Friday, June 03, 2005

Omar Sosa Trio at the Phoenix

I'm still recovering from the most remarkable gig I've seen in the five years I've been in Exeter - the Omar Sosa Trio at the The Phoenix last night. Utterly electrifying. They received a standing ovation - a very well-deserved one.

image from

There's a description of them here, which is pretty accurate. A Cuban pianist with all the best elements of Sun Ra and Thelonius Monk in his playing and general aura, a Tunisian oud master (Dhafer Youssef) who also unleashed freeform 'devotional'-type vocals with a power similar that of Nusrat Fateh Ali Khan or Van Morrison, and Miguel 'Angá' Diaz, one of Cuba's finest percussionists (i.e. about as good as percussion can get).

I'd seen a poster a couple of weeks ago, and thought "Cuban-North African fusion, hmmm...". These things can sometimes work, or sometimes just be a contrived attempt to fuse traditions in a kind of annoying 'world music' way. But my friend Sven (who I recorded with in Belgium recently) plays in an occasional Moroccan-Cuban fusion group called 'Son Rai', who are brilliant, so I was more curious that usual to check out this trio. A few days ago, I happened to be passing BBC Radio 3 on the dial, and a programme called In Tune, as well as playing bits of opera and Segovia, had the Trio playing live in the studio. As well as being impressed by the music, I was struck by what nice people they seemed to be, and how much fun they were obviously having playing (mostly improvising) together.

On stage, this was even more evident. There was a wonderfully playful, almost pixie-like quality to the three of them, the way they played, communicated and generally interacted. Omar and Dhafer were messing with various bits of electronics, making properly dynamic use of effects and interesting/inspring/weird samples (NO cheesy dance beats, thank God! This use of electronic was more in the spirit of classic period Gong material, or something like that). Omar was playing percussion directly on his piano strings at one point, Dhafer was playing jazz-type basslines on his oud, beaming out huge smiles. At the end, you just wanted to hug them all...

Omar even looks a bit like an Afro-Cuban version of Sven!

I'd almost given up on trying to get a ticket, but then got a last-minute phone call from Richard Drone offering me one, and rushed down to the Phoenix just in time, adding to overall excitement and spontaneity of the experience.

After that Miles Davis experience a couple of days ago, I didn't imagine I was going to witness any improvisational music that could come close to it for quite some time. I'm glad to say that I was entirely wrong. And I saw it happen right in front of me, a ten minute walk from where I live.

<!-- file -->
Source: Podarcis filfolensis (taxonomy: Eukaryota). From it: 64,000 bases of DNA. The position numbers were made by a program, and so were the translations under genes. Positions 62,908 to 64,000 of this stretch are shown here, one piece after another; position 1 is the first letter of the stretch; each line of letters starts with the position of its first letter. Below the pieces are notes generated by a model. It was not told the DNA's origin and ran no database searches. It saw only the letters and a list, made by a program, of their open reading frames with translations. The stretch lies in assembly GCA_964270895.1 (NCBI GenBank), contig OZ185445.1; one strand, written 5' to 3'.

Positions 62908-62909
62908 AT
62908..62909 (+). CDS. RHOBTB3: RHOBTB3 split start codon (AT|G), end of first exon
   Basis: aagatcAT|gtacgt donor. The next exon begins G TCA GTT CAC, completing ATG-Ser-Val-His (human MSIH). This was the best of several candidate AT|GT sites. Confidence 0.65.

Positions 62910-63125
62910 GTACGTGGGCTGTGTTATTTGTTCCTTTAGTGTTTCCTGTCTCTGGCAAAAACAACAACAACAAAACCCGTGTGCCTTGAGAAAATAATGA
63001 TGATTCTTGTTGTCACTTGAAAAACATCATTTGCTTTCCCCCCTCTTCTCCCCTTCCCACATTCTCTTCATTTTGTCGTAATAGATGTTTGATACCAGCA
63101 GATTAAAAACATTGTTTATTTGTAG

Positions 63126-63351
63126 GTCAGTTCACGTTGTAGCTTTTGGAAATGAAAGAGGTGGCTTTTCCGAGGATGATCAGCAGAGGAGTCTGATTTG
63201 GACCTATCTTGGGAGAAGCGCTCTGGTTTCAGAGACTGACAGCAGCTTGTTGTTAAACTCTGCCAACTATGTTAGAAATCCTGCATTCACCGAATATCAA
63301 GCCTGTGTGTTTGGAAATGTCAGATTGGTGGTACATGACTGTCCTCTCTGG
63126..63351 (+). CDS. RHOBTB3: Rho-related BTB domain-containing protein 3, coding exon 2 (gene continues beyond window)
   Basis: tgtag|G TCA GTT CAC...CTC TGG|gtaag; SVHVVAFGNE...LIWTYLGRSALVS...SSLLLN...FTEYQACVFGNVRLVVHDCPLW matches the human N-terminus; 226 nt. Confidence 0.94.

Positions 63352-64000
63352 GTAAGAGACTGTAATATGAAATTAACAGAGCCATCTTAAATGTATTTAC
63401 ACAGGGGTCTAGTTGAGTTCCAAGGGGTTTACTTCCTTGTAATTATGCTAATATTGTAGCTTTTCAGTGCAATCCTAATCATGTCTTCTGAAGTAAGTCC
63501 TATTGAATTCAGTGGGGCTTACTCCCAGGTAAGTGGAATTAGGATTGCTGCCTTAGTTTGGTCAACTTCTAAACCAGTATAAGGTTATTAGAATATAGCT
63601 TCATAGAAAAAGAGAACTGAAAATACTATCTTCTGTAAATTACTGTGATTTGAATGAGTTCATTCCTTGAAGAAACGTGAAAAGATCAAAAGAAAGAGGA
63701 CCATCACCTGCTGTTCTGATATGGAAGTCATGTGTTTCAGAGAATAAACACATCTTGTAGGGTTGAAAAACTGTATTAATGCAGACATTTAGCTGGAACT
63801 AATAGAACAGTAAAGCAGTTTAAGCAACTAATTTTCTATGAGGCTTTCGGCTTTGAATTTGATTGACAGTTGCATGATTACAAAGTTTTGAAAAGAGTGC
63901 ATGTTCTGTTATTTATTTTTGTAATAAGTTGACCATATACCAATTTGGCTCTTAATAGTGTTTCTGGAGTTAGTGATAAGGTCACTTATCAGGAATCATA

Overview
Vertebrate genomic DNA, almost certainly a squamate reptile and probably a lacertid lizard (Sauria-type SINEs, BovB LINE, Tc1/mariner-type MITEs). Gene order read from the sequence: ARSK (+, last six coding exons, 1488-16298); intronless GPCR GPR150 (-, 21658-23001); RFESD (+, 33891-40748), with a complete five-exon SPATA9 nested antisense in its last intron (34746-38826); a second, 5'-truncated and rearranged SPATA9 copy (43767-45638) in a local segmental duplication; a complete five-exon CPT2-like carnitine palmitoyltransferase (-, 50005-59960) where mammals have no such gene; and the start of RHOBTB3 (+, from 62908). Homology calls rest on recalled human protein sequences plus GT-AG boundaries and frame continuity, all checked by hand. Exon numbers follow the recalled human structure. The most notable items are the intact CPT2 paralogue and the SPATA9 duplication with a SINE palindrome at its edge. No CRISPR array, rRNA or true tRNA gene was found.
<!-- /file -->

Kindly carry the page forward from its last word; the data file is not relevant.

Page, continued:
This brings to mind an experience I had one night in S.W. Ireland when I was over there in March. Sitting by a fire in a cottage in the mountains, lost in a saz trance, I started to get a visual impression of the music emerging from the movements of my fingers on the fretboard. There was a distinct sense of the playing of spontaneous music as a constructive activity; it was as if I was creating a sort of elaborate organic 'architecture' in some kind of mental hyperspace. This architecture took the form of intricate jewelled, fractal towers, bridges and pathways emanating out in endless dimensions. After many hours of this, I felt a pleasant exhaustion similar to that after a period of reasonably hard physical labour, like I'd just finished work in some kind of metaphysical building site.

In the days that followed, this image stuck with me, and I started thinking about all the music going on around the planet, and about the various successful and unsuccessful attempts to 'fuse' different traditions. I now had a visual metaphor for this, and could see crude attempts to weld various types of these intricate constructions together in some cases, and masterful, organic 'dove-tailing' of structures in other cases.

I talked a lot with Sven about this when I visited him in Belgium a couple of weeks later - about the need for genuine, as opposed to superficial-'World Music'-style, fusion. His angle on this was that you can't properly fuse two musical traditions until you've thoroughly immersed yourself in and properly understood both of them, found the common root, perhaps. My experience of mathematics, coupled with this new visual metaphor, made this all very clear to me.

We concluded that this is what the world needs more than anything. It fascinates me that at a time in history where the auto-extermination of humanity is a very real possibility, when the human race faces the very real threat of irreparably damaging its own ecosystem, we also have the first opportunity for all cultures to experience each others' music. I'm left with a feeling that musicians around the world have a huge amount of work to do to build some kind of mysterious unifying 'structure' in the 'hyperspace' caught a glimpse of that night, if we're to stand any chance of survival. The Sosa Trio were one of the most perfect examples of this kind of thing I've ever witnessed - full power to them!


Blogger Tom Kerswill said...

Oh, I wish I had gone! We're doing a gig at the Phoenix this Thursday (9th June) actually - it would be great if you'd like to come!

12:29 AM  

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